I also do not include receiving payment, getting feedback on the effects of the treatment, and booking a clients next appointment in the session time. I allow enough time between one appointment and the next to do this in a relaxed way which is a gentle transition from the relaxation of the session. I wouldn't want to be harrying people out the door in order to be punctual for the next client waiting to come in!

So that's the preamble, I guess.

Reflexology

I've offered shorter and longer sessions, but always recommended an hour as an initial session, and as the standard session length. I've always had some clients where their initial session felt shorter than ideal. As well as the fact that more time is taken up on a first visit with the consultation, with new feet, you are getting to know them and how sensitive they are in general, and where there are places that are sensitive or even painful. It is necessary to proceed with caution and only increasing pressure once you know it is ok to do so, to avoid pressing suddenly too firmly on a painful spot! But for some people an hour was enough, and for those where it felt cut short, more often than not they came back again a week or so later, and any areas not thoroughly worked on that first visit could then be thoroughly worked.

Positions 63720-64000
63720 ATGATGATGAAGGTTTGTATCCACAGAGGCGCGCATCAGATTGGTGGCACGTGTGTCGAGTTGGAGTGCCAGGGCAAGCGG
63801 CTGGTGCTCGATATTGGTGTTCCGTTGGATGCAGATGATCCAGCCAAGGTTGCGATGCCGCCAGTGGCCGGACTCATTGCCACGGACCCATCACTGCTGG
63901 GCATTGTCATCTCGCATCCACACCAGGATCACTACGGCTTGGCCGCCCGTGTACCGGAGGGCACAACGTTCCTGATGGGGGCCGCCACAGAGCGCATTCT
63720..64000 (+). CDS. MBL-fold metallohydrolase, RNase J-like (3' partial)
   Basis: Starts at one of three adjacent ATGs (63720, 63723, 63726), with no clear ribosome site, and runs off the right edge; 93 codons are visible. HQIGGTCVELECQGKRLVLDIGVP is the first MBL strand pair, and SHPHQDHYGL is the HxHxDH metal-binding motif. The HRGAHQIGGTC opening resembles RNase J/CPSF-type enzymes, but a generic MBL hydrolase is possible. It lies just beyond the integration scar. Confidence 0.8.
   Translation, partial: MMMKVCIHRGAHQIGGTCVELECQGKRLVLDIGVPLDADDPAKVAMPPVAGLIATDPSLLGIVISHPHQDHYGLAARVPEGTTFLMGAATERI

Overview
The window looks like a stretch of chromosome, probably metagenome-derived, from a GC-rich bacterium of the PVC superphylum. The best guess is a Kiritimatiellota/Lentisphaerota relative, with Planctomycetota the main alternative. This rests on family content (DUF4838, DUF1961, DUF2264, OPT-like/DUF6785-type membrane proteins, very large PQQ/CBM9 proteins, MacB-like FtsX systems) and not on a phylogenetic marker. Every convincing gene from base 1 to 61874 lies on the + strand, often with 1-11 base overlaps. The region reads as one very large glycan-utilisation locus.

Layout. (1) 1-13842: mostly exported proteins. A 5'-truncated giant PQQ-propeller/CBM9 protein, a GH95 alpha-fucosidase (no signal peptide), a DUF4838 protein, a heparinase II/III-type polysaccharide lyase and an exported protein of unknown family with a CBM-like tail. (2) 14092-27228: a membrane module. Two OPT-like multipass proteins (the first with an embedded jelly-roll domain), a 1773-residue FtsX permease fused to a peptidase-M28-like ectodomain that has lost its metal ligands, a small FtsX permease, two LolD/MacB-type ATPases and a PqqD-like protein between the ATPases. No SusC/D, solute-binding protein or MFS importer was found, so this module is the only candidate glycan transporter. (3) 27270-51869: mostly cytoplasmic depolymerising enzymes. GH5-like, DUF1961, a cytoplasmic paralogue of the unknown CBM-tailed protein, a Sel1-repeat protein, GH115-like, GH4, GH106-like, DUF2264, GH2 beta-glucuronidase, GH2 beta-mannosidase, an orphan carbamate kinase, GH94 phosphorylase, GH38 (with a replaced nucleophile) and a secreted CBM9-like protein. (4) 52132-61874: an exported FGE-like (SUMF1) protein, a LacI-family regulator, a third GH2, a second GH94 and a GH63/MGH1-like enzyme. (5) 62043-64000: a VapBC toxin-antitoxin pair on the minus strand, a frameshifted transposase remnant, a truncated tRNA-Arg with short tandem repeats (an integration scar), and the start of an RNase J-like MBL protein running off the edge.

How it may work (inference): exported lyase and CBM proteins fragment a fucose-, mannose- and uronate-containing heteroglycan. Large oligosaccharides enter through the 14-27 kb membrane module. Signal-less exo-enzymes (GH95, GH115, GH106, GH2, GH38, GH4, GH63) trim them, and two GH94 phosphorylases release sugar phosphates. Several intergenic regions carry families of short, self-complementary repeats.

However I have been increasingly feeling that I should increase the length of the initial session. I myself have been regularly receiving an hour and a half or longer of Reflexology, and giving the same in return to a local Reflexologist colleague and friend. It never feels too long! I hesitated because making the session longer would also increase the fee - from £29 to £34. I have reviewed the charges of other Reflexologists in Lancaster and the wider area and though it varies, I note that 2 people in Lancaster charge £35 for an hour, and one charges £38 for an hour.

So... I have decided to make the initial session an hour and a 1/4 for £34 so I can work the feet thoroughly but with care and time to release any discomfort and to enable my client to relax fully. After which people can have the choice of a shorter session of an hour for £29 or even 45 minutes for £23, or keep having an hour and a 1/4 session.

More info on Reflexology here.

Indian Head Massage

I wanted to make a cheaper option available for all the people who have tension in their upper back, around the shoulders and neck, and base of the skull. Or who mostly want a head massage. Who don't need a full back massage down to their lower back, and are happy to miss out the arms, face, and energy work part of a full Indian Head Massage. I've been working on some techniques working quite strongly and quickly around the shoulder blades in an upright seated position, even through clothes, meaning I don't need to leave the room for someone to get in a wrap towel AND it is unneccessary to get a client to lean forward onto pillows and bolsters for upper back work. I think I can do a good Back, Neck and Head massage in just 35 minutes, for which I am charging £20. Come and try it out!

More information on Indian Head Massage here.